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More Years Of Practice

I remember being alone …

Yesterday I told you about my years of practice, practice as an undiagnosed ADHDer denying the reality of my life and my world.

And noted that it was so easy for me to be able to flip from thinking I may be sick to thinking I’m fine.

Today I want to discuss a completely different aspect of “years of practice.”

Today I want to talk about how it took years for me to live in this world without feeling like I didn’t belong.

Didn’t belong anywhere!

I was unique. Or at least I felt I was unique, it’s entirely possible that, until I understood the signs and symptoms I really felt isolated because I didn’t recognize those around me who were members of my tribe.

That was isolation. And I struggled to win my freedom from that isolation. And eventually I did in fact win freedom in small doses.

By the time I was 25 I had managed to meet someone who accepted me and fall in love with them.

I must have done okay …

That person and I were married for 27 years almost to the day before she passed away. I was unusual all those years, and she accepted me for what I was.

It wasn’t until the last two or three years that we became aware that I had ADHD. She had more trouble accepting my ADHD than she did accepting me.

But, I digress

By the time I was married and working  and living in this community, I was very much out of isolation.

That did not mean that I forgot what that was like. I never forgot what it was like to be shunned, ignored, belittled, marginalized for being “different.” And I never want to.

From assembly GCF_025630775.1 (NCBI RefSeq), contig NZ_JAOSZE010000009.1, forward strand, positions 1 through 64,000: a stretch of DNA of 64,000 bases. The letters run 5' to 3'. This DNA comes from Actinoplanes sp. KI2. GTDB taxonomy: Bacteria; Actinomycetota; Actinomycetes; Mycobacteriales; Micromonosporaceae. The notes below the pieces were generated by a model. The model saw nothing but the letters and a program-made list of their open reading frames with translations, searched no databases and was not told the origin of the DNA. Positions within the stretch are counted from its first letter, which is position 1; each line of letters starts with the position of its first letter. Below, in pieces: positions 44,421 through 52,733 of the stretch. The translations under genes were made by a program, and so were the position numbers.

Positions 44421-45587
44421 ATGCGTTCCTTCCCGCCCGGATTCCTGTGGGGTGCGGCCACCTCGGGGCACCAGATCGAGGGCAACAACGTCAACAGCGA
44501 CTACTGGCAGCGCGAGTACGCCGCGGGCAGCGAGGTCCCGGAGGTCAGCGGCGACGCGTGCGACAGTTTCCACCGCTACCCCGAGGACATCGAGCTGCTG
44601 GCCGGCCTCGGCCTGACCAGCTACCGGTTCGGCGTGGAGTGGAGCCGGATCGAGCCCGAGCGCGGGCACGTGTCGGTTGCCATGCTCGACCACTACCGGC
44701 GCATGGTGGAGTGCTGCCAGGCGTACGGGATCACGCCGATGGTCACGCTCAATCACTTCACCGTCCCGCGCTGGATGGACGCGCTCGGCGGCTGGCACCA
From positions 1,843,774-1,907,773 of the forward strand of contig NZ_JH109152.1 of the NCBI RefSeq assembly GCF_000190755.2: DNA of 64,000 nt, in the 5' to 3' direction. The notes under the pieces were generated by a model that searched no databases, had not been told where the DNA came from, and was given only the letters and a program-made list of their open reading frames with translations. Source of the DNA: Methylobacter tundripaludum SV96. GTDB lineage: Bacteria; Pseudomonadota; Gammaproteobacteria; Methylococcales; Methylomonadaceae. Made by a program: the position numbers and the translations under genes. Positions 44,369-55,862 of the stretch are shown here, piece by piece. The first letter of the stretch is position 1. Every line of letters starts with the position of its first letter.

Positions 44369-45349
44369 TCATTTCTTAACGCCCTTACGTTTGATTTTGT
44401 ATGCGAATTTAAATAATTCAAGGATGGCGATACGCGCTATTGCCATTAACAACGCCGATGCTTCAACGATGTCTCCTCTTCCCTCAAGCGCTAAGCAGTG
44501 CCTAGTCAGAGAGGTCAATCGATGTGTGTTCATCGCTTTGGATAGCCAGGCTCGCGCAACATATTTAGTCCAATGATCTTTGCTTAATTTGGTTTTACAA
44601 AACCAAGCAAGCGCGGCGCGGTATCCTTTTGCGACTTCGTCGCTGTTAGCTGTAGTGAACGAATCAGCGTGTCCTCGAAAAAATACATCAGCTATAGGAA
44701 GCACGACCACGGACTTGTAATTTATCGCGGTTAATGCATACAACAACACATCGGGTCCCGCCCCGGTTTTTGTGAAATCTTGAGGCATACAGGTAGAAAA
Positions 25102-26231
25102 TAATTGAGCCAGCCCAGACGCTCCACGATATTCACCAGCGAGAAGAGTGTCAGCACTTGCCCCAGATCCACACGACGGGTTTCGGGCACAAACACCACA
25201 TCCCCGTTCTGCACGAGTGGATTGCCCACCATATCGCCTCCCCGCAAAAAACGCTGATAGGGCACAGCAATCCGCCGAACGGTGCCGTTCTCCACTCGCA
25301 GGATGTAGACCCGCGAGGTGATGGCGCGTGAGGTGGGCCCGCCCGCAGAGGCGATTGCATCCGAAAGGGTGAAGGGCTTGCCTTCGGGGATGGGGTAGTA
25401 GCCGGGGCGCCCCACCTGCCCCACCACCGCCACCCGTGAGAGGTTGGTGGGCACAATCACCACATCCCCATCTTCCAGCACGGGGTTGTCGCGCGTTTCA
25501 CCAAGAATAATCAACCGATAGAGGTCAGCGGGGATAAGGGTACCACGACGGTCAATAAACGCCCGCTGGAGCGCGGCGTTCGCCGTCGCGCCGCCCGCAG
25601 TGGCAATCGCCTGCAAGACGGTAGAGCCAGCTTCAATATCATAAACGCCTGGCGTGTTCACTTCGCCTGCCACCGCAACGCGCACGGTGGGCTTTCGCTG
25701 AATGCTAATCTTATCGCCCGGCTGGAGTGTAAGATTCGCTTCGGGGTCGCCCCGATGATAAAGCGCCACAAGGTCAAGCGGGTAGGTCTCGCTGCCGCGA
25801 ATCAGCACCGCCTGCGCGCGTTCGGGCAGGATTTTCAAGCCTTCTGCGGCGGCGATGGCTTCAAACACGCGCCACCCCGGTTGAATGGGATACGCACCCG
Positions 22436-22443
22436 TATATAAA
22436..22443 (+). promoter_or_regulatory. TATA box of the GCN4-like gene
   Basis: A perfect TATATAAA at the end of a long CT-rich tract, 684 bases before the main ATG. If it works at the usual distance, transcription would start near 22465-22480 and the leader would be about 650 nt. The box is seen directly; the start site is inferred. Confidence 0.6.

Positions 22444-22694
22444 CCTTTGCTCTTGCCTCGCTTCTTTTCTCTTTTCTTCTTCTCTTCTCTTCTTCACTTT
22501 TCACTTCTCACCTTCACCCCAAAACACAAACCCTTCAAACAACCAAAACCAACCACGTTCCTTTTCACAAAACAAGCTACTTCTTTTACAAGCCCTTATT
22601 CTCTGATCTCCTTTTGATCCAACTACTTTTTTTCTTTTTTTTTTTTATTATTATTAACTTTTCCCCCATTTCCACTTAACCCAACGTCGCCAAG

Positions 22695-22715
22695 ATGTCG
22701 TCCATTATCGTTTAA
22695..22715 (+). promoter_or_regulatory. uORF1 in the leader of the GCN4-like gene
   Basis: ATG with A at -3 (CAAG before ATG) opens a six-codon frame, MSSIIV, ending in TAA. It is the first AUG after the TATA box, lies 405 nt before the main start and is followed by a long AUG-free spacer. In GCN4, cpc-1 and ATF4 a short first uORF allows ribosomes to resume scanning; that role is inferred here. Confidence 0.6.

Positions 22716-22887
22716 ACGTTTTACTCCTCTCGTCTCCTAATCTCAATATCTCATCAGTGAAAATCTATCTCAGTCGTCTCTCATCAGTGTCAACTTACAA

Now we are isolated again. We are kept away from others and the difference is one of information only. We know why. We know it is necessary. And we know that the hope is that this isolation will end. For everyone!

But having been in isolation for years at the beginning of my life is not making this any better or easier. In fact, it feels like it is triggering my old feelings.

How do I deal with this?

My plan is to spend my time keeping busy, appreciating my new partner, and keeping in touch with as many people as I can in acceptable ways.

Lucky for me I’m hyperactive, keeping busy isn’t really a problem, though keeping busy and focused often isn’t doable. And my partner is right here in the same boat with me, so we’re working on appreciating each other. And we have the internet, keeping in touch with people is a lot easier than it was when I was a youth.

And so, my years of practice at being isolated are about to be added to I think. Hopefully it will be weeks or maybe months and not actually … more years of practice.

More Years Of Practice

Kelly Babcock

I was born in the city of Toronto in 1959, but moved when I was in my fourth year of life. I was raised and educated in a rural setting, growing up in a manner I like to refer to as free range. I live on the traditional lands of the Chippewas of Nawash in an area where my family history stretches back 6 or 7 generations and my First Nations friend's families go back hundreds of generations. I was diagnosed with ADHD at the age of 50 and have been both struggling with the new reality and using my discoveries to make my life better. I am a freelance writer and I write two blogs here at Psych Central, one about living with ADHD and one that is a daily positive affirmation that acts as an example of finding the good in as much of my life as I possibly can.

Find out more about me on my website: writeofway.

email me at ADHD Man

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APA Reference
Babcock, K. (2020). More Years Of Practice. Psych Central. Retrieved on September 27, 2020, from


Last updated: 8 Apr 2020
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